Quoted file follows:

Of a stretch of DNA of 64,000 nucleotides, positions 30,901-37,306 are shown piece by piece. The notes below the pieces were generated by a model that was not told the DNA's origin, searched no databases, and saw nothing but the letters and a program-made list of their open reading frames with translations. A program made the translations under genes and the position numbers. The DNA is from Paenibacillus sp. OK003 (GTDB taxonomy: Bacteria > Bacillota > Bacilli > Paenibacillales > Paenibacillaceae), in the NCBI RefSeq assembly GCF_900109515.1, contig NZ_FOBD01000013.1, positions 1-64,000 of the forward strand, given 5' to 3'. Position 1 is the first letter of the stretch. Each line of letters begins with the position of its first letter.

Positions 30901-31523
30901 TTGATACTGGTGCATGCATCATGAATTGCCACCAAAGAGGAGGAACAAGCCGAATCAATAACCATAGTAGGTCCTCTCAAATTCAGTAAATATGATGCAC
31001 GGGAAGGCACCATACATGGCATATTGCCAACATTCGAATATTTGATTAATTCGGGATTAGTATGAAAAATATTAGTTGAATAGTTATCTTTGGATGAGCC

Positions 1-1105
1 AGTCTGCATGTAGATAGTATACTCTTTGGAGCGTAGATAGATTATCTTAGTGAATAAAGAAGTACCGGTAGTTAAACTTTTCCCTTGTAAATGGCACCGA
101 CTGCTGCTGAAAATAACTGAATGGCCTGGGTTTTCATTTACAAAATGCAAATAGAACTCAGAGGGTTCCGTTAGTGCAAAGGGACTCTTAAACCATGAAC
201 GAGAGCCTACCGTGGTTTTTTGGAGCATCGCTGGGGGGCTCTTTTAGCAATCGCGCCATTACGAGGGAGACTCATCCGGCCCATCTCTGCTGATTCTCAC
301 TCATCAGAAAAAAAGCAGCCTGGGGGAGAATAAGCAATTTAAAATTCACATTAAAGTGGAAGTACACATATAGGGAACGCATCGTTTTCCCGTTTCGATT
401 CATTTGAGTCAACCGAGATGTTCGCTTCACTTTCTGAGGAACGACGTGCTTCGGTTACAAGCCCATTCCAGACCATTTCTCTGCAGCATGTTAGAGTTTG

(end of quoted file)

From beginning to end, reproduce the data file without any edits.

Of a stretch of DNA of 64,000 nucleotides, positions 30,901-37,306 are shown piece by piece. The notes below the pieces were generated by a model that was not told the DNA's origin, searched no databases, and saw nothing but the letters and a program-made list of their open reading frames with translations. A program made the translations under genes and the position numbers. The DNA is from Paenibacillus sp. OK003 (GTDB taxonomy: Bacteria > Bacillota > Bacilli > Paenibacillales > Paenibacillaceae), in the NCBI RefSeq assembly GCF_900109515.1, contig NZ_FOBD01000013.1, positions 1-64,000 of the forward strand, given 5' to 3'. Position 1 is the first letter of the stretch. Each line of letters begins with the position of its first letter.

Positions 30901-31523
30901 TTGATACTGGTGCATGCATCATGAATTGCCACCAAAGAGGAGGAACAAGCCGAATCAATAACCATAGTAGGTCCTCTCAAATTCAGTAAATATGATGCAC
31001 GGGAAGGCACCATACATGGCATATTGCCAACATTCGAATATTTGATTAATTCGGGATTAGTATGAAAAATATTAGTTGAATAGTTATCTTTGGATGAGCC

Positions 1-1105
1 AGTCTGCATGTAGATAGTATACTCTTTGGAGCGTAGATAGATTATCTTAGTGAATAAAGAAGTACCGGTAGTTAAACTTTTCCCTTGTAAATGGCACCGA
101 CTGCTGCTGAAAATAACTGAATGGCCTGGGTTTTCATTTACAAAATGCAAATAGAACTCAGAGGGTTCCGTTAGTGCAAAGGGACTCTTAAACCATGAAC
201 GAGAGCCTACCGTGGTTTTTTGGAGCATCGCTGGGGGGCTCTTTTAGCAATCGCGCCATTACGAGGGAGACTCATCCGGCCCATCTCTGCTGATTCTCAC
301 TCATCAGAAAAAAAGCAGCCTGGGGGAGAATAAGCAATTTAAAATTCACATTAAAGTGGAAGTACACATATAGGGAACGCATCGTTTTCCCGTTTCGATT
401 CATTTGAGTCAACCGAGATGTTCGCTTCACTTTCTGAGGAACGACGTGCTTCGGTTACAAGCCCATTCCAGACCATTTCTCTGCAGCATGTTAGAGTTTG